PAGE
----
Quote:
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**PelPix** I meant effect processing specifically.

Wouldn't a reverb applied to a 192kS/s waveform be more defined and regular across a given time period than one applied to a 44.1kS/s waveform because the reverb has more samples to process?

You raise a good point and one worth going into in greater detail. Hopefully when you've finished reading this post, digital audio will make a lot more sense.

When considering digital audio, there comes a point when our logic of what we see and know let's us down and we start to assume things about digital audio which are incorrect. This is because we are missing some vital information about how digital audio works and without this information the reality of how digital audio works appears counter-intuitive. I'll try to explain the missing information as simply as I can:

**Sampling Theory**
Imagine a perfect circle. If we wanted to store and recreate that circle perfectly on a computer, logic would indicate that the more points we measure and store round the circumference of the circle, the more accurately we can recreate it. Although, we would never be able to recreate the circle absolutely perfectly because the circumference of a circle is actually made up of an infinite number of points and we can't measure or store an infinite number of values. But there is a completely different approach to this problem. Let's say we only measure and store 3 points on the circumference of the circle. Let's also say that we give the computer some limitations; it's only allowed to draw perfect circles, for example. Now if we give the computer those three points we measured, the computer will be able to recreate our original circle absolutely perfectly. It doesn't matter that there are only 3 points, as any perfect circle which intersects those 3 points must be identical to the original. Measuring and storing 10 or 1,000 points is not going to make our recreated circle any more accurate than using just 3 points!

Although digital audio is a lot more complicated, the basic basic concept is the same as with this analogy of the circle above. As with the circle example, we have to place some limitations on the system for it to perfectly recreate sound waves: The system can only recreate sine waves and we must take more than two measuring (sampling) points per sine wave. As with the circle, providing we have more than two measurements (sampling points) the sine wave can be recreated perfectly. A million sampling points does not make the sine wave any more perfect (linear).

But, I here you say, sound waves are a lot more complex than simple sine waves. True, but that's missing a fundamental fact: Any sound you can hear is constructed from sine waves as the human ear can only respond to sine waves. So if we can perfectly capture sine waves, by definition we can perfectly capture all sound. The other limitation we mentioned above (more than two sampling points per sine wave) explains the Nyquist Point: That the sampling rate must be at least twice as fast as the highest audio frequency we wish to capture. So the Nyquist Point of 96k sampling rate is 48kHz.

Remember though, the practical application of sampling theory brings us into the world of electronic engineering and the trade-offs mentioned in my original post. However, digital audio is based on the concept of perfect linearity (unlike any other audio recording technology) and modern digital equipment can can get us surprisingly close to this ideal.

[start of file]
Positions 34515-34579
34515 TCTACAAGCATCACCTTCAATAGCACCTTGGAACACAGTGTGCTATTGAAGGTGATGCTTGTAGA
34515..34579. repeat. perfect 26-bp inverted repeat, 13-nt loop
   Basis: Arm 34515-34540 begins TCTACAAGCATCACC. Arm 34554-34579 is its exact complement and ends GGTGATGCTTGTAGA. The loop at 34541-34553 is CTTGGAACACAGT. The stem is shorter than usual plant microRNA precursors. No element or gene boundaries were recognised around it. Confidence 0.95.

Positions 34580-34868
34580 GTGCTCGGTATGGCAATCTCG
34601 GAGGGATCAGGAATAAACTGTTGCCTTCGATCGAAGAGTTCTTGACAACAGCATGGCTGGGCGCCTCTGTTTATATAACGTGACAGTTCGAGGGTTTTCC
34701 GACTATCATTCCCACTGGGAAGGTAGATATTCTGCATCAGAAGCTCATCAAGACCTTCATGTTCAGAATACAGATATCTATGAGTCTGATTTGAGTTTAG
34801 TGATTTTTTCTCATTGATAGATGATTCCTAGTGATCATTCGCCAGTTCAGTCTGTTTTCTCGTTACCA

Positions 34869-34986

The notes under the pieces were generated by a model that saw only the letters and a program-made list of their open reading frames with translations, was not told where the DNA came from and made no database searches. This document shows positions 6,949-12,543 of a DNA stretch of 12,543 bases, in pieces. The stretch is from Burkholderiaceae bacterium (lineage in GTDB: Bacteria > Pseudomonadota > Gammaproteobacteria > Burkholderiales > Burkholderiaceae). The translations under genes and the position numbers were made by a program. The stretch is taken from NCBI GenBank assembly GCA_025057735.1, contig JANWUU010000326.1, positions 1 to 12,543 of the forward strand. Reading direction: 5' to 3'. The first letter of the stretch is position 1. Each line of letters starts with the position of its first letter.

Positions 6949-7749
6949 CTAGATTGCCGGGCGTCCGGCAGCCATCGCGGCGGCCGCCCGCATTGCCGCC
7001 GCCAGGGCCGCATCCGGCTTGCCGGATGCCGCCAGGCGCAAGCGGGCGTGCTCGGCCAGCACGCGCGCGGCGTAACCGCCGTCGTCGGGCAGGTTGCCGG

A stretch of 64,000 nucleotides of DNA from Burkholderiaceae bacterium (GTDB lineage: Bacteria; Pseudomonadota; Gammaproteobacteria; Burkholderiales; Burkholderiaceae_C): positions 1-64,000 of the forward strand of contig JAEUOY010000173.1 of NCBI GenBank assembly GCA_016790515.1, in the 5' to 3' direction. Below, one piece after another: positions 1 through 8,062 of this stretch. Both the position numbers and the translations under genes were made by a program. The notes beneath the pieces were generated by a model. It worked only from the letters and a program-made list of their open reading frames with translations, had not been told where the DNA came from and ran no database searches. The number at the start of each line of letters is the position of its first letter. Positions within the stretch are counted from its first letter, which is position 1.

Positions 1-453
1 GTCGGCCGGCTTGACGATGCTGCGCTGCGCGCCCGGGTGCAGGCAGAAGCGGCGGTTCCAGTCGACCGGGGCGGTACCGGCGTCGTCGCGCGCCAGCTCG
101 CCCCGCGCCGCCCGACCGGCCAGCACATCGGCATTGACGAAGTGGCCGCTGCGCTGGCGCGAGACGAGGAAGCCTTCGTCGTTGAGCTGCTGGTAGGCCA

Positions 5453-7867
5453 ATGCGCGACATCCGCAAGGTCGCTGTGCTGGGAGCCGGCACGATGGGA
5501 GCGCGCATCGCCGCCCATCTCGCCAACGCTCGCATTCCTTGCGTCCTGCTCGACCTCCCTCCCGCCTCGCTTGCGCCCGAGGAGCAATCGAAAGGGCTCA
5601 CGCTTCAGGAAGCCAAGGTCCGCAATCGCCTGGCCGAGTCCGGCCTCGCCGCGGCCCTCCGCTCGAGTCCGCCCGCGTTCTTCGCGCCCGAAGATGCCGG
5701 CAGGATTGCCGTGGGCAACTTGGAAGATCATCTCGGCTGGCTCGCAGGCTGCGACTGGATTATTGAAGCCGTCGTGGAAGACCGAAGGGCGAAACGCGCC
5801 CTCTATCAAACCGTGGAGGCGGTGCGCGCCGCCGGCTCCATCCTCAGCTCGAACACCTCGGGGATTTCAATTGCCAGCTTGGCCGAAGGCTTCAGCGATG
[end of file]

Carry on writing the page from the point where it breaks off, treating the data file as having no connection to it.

**Background**
In 1928 Harry Nyquist came up with this sampling theory. Nyquist was working for Bell Labs at the time and his sampling theory was designed for use with telecommunications signals. Nyquist's paper was nothing more than interesting research until twenty years later a genius mathematician (Claude Shannon), mathematically proved Nyquist's theory (turning it into a theorem) and incorporated it into his much grander Information Theory. Information Theory has a wide number of applications, from neurobiology to the understanding of Black Holes. Information Theory isn't just the basis digital audio but of all digital information. Claude Shannon is often referred to as the father of the digital age. However, it would be nearly another 20 years (1960's), until technology had advanced enough, to enable research to start into turning the Nyquist-Shannon Sampling Theorem into a practical digital audio system (by NHK, the BBC, et al.). The rest is history!

Summary
In my opinion, most of the audio industry exploits the fact that few consumers have an understanding of the Nyquist-Shannon Sampling Theorem to peddle their "bigger numbers is better" hype. The fact that a lot of audiophile magazines and reviewers also seem ignorant of the Theorem and it's implications also adds to the misinformation. If you take nothing else away from this post, just consider these 3 facts:

1. The Nyquist-Shannon Sampling Theorem provides for the capture and perfect recreation of

**all** the information contained in any sound we can hear.

2. The Nyquist-Shannon Sampling Theorem is mathematically proven and scientifically uncontested.

3. If the Nyquist-Shannon Sampling Theorem is incorrect, there would be no digital audio or indeed no digital age at all!

G

MIT paper:

Shannon Information TheoryEdited by gregorio - 9/12/11 at 4:57am